Jesse Jarnow

raiders’ raiders

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– There is a suspension of disbelief in watching Eric Zala, Chris Strompolos, and Jayson Lamb’s shot-for-shot adaptation of Raiders of the Lost Ark, which (beginning when they were 12) took them seven years to complete. Obviously, the cast isn’t digging in the desert near Cairo. There are just too many trees. There is little believability to the firefight in the Nepal bar. But, so what? There’s a suspension of disbelief in watching the original Raiders, too. It’s just something one deals with when watching movies.

– In Raiders, though, the disbelief is smoothed over by big budget special effects and Harrison Ford’s charisma. In the Adaptation, it is the opposite, coming via the sheer low fidelity of the project: the analog video blur that coats the actors’ mid-scene age changes, or the distortion that occasionally permeates the soundtrack, a tape warble transforming a melodramatic string swell into something like a theremin moan. It intensifies the disbelief until the movie becomes about something else entirely.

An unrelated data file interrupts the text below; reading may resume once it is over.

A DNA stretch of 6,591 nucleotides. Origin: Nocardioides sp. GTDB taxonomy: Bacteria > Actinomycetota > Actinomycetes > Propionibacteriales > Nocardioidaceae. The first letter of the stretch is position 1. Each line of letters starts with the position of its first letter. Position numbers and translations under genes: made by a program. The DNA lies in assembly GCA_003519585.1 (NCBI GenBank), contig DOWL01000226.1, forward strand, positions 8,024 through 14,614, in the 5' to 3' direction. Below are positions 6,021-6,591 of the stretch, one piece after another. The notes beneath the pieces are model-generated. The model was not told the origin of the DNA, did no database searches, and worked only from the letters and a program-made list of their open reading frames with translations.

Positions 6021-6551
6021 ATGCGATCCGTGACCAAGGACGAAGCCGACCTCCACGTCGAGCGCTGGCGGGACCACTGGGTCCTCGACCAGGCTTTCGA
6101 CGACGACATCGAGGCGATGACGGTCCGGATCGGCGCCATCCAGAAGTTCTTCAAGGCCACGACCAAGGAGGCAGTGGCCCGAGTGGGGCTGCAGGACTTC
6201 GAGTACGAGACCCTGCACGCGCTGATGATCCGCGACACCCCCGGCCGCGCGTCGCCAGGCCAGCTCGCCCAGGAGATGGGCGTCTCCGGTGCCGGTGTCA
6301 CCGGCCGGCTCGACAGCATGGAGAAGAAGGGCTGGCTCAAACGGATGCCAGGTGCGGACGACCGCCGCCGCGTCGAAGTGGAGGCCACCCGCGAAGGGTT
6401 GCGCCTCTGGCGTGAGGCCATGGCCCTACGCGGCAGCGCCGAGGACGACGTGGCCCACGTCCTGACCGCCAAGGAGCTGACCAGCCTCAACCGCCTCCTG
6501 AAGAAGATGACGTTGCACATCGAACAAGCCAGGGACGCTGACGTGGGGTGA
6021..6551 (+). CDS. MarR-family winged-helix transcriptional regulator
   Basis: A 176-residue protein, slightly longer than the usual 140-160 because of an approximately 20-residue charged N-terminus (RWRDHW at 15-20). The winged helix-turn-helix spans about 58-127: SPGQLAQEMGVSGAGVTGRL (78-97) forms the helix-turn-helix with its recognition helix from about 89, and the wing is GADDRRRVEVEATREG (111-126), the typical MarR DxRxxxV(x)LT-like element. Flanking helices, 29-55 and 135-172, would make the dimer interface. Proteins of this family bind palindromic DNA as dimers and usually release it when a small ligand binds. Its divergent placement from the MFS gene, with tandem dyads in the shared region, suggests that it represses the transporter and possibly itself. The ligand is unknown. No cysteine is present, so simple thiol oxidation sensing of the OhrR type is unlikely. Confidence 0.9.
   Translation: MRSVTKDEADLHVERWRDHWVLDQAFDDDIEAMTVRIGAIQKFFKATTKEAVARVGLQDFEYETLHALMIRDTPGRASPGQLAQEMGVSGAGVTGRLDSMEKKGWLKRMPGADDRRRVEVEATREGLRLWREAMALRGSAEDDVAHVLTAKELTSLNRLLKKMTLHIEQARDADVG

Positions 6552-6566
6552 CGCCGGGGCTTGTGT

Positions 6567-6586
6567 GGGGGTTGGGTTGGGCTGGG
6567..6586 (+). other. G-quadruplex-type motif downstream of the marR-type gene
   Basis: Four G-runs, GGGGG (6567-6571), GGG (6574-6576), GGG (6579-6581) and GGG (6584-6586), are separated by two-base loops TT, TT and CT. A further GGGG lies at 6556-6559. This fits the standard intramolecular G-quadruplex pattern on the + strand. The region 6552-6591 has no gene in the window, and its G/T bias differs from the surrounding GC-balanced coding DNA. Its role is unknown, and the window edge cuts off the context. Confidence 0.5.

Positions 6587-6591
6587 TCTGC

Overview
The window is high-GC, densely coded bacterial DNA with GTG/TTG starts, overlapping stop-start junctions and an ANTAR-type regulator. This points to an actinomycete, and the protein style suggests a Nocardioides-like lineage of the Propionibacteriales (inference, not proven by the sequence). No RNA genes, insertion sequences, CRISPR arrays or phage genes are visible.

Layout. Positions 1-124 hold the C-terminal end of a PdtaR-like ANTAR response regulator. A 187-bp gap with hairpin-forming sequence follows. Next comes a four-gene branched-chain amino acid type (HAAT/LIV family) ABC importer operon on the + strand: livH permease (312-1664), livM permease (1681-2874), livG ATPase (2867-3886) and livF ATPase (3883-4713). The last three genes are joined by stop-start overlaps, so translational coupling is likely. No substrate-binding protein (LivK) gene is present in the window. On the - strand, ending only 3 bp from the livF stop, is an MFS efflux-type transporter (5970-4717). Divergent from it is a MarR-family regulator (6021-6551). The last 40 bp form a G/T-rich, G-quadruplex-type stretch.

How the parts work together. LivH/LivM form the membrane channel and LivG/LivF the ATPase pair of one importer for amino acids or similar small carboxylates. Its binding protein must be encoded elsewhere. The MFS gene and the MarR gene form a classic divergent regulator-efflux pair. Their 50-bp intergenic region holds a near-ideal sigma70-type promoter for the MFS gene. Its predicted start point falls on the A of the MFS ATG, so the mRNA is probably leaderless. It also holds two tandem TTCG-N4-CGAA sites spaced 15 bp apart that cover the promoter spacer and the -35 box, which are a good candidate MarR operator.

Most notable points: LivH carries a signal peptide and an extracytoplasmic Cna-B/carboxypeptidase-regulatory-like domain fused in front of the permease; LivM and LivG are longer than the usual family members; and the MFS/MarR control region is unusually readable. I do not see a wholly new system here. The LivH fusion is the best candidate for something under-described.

– With a plane replaced by a boat, a monkey by a puppy, dramatically speaking, the big tension isn’t what’s going to happen, but how it’s going to be executed. How are they going to shoot lightning ghosts from the Ark? Or make that dude’s face melt?

– What is the “correct” order in which to screen the films in a double feature? Does one show the Adaptation first, to let the audience members’ memories guide their viewing, and then show the original, to see how it matches up? On one hand, that’s probably more satisfying from a traditionally dramatic point of view, but why should Spielberg have primacy over the marquee?


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